Source:  Modifying the secondary school environment to reduce bullying and aggression: the INCLUSIVE cluster RCT. (November 2019). Public Health Research Volume: 7, Issue: 18

Review of SEL assessments for secondary pupils

The Institute of Education Sciences at the US Department of Education has released A review of instruments for measuring social and emotional learning skills among secondary school students. The review is designed to help state and local education agencies find assessments that measure secondary students’ social-emotional skills, specifically in the areas of collaboration, perseverance and self-regulated learning, and to help readers interpret the information about reliability and validity for each assessment.

A total of 16 assessments met the following inclusion criteria for the review: they had to be publicly available, had to have been administered to secondary students in the US, and had to have undergone validation study in 1994 or after. Tables in the review detail the format of instruments by emotional skill, and the reliability and type of validity information for each assessment. Authors conclude with implications for use of each type of instrument.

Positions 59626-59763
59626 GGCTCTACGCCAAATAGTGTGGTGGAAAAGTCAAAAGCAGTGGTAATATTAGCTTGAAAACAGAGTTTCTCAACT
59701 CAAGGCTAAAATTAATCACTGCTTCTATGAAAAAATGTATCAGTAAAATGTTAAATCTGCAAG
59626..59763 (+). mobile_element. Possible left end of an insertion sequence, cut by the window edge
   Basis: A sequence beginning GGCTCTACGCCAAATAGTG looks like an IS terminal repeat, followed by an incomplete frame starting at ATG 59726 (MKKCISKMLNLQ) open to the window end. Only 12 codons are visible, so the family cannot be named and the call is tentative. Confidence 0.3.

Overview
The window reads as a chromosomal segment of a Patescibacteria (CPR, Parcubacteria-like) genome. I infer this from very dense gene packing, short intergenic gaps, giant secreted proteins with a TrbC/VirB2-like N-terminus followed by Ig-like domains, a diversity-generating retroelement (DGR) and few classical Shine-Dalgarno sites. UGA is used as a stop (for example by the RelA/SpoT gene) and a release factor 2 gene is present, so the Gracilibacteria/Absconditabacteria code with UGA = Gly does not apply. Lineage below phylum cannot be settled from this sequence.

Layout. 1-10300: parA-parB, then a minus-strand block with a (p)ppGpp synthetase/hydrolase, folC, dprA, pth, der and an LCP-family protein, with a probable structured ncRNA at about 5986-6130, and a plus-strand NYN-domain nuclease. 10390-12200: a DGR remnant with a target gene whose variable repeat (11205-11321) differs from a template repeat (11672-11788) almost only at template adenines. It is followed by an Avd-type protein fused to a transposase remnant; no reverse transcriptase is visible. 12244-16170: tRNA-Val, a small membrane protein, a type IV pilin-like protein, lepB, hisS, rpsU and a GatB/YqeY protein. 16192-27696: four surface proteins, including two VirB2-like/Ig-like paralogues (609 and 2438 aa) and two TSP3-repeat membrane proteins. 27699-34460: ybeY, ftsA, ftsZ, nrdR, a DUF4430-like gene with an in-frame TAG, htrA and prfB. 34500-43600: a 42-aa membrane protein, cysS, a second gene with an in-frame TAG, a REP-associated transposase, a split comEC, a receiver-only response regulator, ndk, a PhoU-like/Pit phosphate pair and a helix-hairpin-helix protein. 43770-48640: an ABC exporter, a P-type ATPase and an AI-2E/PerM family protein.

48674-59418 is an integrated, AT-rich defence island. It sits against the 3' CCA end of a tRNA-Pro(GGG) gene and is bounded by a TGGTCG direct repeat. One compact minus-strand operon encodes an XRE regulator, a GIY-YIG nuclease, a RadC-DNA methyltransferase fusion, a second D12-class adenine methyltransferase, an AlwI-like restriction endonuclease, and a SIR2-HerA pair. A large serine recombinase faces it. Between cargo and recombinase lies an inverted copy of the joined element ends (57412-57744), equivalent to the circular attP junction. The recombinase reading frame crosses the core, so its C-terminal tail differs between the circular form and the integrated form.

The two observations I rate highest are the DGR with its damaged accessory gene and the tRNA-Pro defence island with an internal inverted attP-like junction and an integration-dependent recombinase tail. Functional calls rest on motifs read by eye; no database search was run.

Source: A review of instruments for measuring social and emotional learning skills among secondary school students (October 2019), US Department of Education, Institute of Education Sciences (REL 2020–010

Examining the evidence on Learning Accounts

Social Programs That Work has released a new evidence summary on Learning Accounts, a demonstration programme in New Brunswick, Canada that provided up to $8,400 in conditional financial aid for post-secondary education to low-income 10th grade (Year 11) pupils. The pupils had to meet certain benchmarks (ie, completion of 10th, 11th, and 12th grade (Years 11-13)) to receive the funding.

The programme was evaluated through a randomised controlled trial with a sample of 1,145 low-income 10th graders in 30 high schools in New Brunswick, Canada. Within each school, the low-income pupils were randomly assigned to a group that was offered participation in the Learning Accounts programme, or to a control group that received usual school services. Survey data was used to measure high school graduation rates, and administrative data was used to examine later graduation from college.

According to the evidence report, over the 10 years following random assignment, the programme produced a 6.5 percentage point increase in the high school graduation rate, and 6.8 percentage point increase in the rate of post-secondary completion.